Small Heat Shock Proteins Can Confer Tolerance to Nanomaterial-induced Toxicity

in HortScience
View More View Less
  • 1 Department of Life Science, College of Natural Sciences, Sangmyung University, 20 Hongjimun 2-gil, Jongno-gu, Seoul 110-743, Korea

The expression of a small heat shock protein (sHSP) in plants and its possible function in conditions related to nanomaterial exposure were examined. Multiwalled carbon nanotubes (MWCNTs) and silver nanoparticles (AgNPs) induced toxicity that was indicated by the bending and curling of carrot leaf tissues. Both nanomaterials induced the expression of a small heat shock protein in carrot, DcHsp17.7, but reduced the level of a constitutive heat shock cognate 70. To examine the possible function of DcHsp17.7, the coding gene was heterologously expressed in Escherichia coli. Both nanomaterials reduced the viability of E. coli cell lines. However, the transgenic cell line heterologously expressing DcHsp17.7 showed higher levels of cell viability, compared with vector controls, when exposed to MWCNTs and, more notably, to AgNPs. To the best of our knowledge, this is the first study reporting the influence of nanomaterials on the expression of a plant sHSP and its possible function in conferring tolerance to nanomaterial stress.

Abstract

The expression of a small heat shock protein (sHSP) in plants and its possible function in conditions related to nanomaterial exposure were examined. Multiwalled carbon nanotubes (MWCNTs) and silver nanoparticles (AgNPs) induced toxicity that was indicated by the bending and curling of carrot leaf tissues. Both nanomaterials induced the expression of a small heat shock protein in carrot, DcHsp17.7, but reduced the level of a constitutive heat shock cognate 70. To examine the possible function of DcHsp17.7, the coding gene was heterologously expressed in Escherichia coli. Both nanomaterials reduced the viability of E. coli cell lines. However, the transgenic cell line heterologously expressing DcHsp17.7 showed higher levels of cell viability, compared with vector controls, when exposed to MWCNTs and, more notably, to AgNPs. To the best of our knowledge, this is the first study reporting the influence of nanomaterials on the expression of a plant sHSP and its possible function in conferring tolerance to nanomaterial stress.

Engineered nanomaterials with at least one dimension between 1 and 100 nm are classified into two categories: fullerenes that include single-walled and multiwalled carbon nanotubes and inorganic nanoparticles that have two dimensions between 1 and 100 nm (Rico et al., 2011). They are widely used in more than 500 consumer products in industries such as food, communication, medicine, cosmetics, and agriculture and are estimated in the world market to reach $1 trillion in 2015 (U.S. Environmental Protection Agency, 2014). In agriculture, nanomaterials are used in the form of fertilizers, herbicides, and pesticides for efficient delivery to promote plant growth (Pérez-de-Luque and Rubiales, 2009). As a result of their small sizes, nanomaterials easily pass through cellular membrane, translocate to various intracellular compartments, and associate with various biomolecules and cellular structures (reviewed in Nair et al., 2010).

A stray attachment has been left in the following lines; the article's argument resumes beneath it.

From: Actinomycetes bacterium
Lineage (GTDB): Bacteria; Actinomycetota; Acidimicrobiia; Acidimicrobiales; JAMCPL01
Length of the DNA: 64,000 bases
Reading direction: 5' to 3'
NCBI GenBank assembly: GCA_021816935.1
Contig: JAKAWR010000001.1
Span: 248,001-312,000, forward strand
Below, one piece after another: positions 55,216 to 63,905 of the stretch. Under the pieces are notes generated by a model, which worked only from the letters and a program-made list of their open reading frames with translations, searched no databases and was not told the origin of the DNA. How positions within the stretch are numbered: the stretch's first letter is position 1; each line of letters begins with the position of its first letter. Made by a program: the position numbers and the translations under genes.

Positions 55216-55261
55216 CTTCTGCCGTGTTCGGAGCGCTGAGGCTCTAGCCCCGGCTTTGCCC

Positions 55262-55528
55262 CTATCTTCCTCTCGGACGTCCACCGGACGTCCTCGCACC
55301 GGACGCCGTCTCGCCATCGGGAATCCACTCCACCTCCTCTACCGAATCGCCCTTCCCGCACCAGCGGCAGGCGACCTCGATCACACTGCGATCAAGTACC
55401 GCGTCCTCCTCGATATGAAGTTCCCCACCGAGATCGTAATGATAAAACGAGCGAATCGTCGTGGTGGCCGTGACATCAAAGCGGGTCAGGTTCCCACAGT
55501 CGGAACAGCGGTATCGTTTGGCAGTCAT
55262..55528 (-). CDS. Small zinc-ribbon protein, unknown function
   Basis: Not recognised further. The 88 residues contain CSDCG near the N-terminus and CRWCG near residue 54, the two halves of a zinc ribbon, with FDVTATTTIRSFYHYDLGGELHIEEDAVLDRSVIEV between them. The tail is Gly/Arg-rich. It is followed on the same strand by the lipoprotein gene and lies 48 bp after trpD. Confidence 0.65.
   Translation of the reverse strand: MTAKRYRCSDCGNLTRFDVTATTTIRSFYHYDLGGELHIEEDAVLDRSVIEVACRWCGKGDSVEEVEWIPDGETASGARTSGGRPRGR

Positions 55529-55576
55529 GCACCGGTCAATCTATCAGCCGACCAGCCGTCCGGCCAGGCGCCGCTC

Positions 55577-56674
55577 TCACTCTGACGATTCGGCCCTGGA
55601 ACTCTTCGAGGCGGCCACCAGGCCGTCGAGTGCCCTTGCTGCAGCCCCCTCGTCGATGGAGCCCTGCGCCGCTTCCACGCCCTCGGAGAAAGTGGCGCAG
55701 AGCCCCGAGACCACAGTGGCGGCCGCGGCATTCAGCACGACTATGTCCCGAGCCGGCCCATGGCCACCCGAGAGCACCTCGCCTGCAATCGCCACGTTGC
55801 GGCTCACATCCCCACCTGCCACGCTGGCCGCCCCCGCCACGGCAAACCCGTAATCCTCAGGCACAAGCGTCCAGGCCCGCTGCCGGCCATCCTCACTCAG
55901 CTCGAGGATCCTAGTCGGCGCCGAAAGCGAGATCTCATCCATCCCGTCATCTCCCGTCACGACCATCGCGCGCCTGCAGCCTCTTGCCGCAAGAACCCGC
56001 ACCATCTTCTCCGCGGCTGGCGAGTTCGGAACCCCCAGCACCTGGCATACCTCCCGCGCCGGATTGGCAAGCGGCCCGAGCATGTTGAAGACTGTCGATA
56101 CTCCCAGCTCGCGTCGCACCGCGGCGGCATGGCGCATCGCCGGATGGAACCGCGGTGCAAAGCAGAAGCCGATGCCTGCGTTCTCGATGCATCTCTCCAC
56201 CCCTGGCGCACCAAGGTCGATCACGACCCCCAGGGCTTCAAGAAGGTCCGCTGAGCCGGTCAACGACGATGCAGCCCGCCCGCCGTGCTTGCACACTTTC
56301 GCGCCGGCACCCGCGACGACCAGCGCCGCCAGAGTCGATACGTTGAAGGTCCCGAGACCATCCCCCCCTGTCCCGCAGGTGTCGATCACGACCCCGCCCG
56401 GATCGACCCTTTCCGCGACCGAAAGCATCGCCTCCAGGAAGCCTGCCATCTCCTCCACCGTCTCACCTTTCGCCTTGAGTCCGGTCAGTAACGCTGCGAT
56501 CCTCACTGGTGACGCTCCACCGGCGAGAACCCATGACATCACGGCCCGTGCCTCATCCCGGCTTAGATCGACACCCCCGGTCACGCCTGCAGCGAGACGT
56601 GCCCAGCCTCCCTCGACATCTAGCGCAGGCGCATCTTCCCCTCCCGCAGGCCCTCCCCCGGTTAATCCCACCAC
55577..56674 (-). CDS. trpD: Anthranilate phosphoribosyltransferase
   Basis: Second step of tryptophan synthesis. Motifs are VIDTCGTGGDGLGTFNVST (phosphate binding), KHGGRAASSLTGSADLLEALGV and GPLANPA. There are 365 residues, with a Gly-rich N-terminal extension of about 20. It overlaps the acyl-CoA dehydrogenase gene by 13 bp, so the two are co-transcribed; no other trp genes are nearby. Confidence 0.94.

Despite some advantages of using nanomaterials, there is an increasing number of recent studies reporting the possible cyto- and genotoxicities of nanomaterials in living organisms. In humans, nanomaterials can cause toxicity in various organs such as lung, dermis, and liver (reviewed in Donaldson and Poland, 2012). They trigger oxidative stress, proinflammatory responses (Prasad et al., 2013), endoplasmic stress response, and apoptosis (Bouwmeester et al., 2011). Recent studies have reported that the accumulation of certain nanomaterials could also cause toxic effects on plants. For example, single-walled carbon nanotubes induced the accumulation of H2O2 and the expression of genes related to oxidative stress such as ascorbate peroxidase 1 and mitochondrial superoxide dismutase 1 (Shen et al., 2010). At the gene level, CuO in the form of nanoparticles caused mutagenic DNA lesions in radish (Raphanus sativus L.) and ryegrass (Lolium perenne L. and Lolium rigidum L.; Atha et al., 2011). The conflicting results on the effects of nanomaterials appear to be because of the experimental conditions used in the studies such as the characteristics of the nanomaterials (type, size, and concentration) and the plants (species and growth stages).

Heat shock proteins (HSPs) are a group of proteins that accumulate under heat and other various abiotic stresses. Small HSPs (12 to 42 kDa in size) are unusually diverse in plants compared with other organisms. There are more than 30 sHSPs in plants (36 sHPs in Populous trichocarpa; Waters et al., 2008), which is the largest number in living organisms, suggesting that sHSPs probably play important roles in sessile plants. The model protein DcHsp17.7, a sHSP in carrot (Daucus carota L.), accumulates under various stress conditions such as heat (Malik et al., 1999), cold (Song and Ahn, 2010), salinity (Song and Ahn, 2011), oxidation, water shortage (Ahn and Song, 2012), and heavy metal stresses (Lee and Ahn, 2013). Furthermore, the transgenic E. coli heterologously expressing DcHsp17.7 showed a higher rate of survival compared with that of vector controls under these stresses, suggesting that DcHsp17.7 can confer tolerance to various abiotic stresses.